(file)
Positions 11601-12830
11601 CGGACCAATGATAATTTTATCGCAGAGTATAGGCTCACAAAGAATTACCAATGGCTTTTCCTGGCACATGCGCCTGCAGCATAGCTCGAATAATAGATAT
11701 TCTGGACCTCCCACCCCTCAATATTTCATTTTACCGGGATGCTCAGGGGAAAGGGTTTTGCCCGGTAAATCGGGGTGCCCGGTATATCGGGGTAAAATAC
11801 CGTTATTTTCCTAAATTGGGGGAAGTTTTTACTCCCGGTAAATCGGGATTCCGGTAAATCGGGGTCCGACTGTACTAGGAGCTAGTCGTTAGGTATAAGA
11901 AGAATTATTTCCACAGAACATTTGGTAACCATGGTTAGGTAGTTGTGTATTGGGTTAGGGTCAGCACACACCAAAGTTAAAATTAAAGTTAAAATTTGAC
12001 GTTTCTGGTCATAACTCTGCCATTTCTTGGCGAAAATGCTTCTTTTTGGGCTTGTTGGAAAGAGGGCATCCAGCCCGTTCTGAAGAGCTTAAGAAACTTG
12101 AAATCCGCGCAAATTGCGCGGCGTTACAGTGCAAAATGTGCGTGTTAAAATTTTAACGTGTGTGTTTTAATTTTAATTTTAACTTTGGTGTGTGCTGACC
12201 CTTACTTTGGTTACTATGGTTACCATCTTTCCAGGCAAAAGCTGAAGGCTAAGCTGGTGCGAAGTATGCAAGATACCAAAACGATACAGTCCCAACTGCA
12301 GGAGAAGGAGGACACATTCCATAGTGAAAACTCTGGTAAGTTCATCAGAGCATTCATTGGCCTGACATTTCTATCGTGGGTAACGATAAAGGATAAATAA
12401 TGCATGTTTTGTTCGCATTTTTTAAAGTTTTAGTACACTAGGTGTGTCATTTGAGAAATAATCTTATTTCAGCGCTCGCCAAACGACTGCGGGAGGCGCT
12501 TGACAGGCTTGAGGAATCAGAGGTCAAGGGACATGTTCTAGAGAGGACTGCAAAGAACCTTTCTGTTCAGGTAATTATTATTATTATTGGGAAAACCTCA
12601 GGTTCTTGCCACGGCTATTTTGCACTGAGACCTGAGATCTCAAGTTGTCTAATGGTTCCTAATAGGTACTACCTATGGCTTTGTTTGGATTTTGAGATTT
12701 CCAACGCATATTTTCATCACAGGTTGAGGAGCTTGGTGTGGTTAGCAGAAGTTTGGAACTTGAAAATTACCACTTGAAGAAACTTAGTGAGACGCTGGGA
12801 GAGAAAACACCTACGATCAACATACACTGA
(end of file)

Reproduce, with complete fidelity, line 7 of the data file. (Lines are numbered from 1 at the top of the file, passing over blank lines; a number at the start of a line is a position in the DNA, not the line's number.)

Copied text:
12101 AAATCCGCGCAAATTGCGCGGCGTTACAGTGCAAAATGTGCGTGTTAAAATTTTAACGTGTGTGTTTTAATTTTAATTTTAACTTTGGTGTGTGCTGACC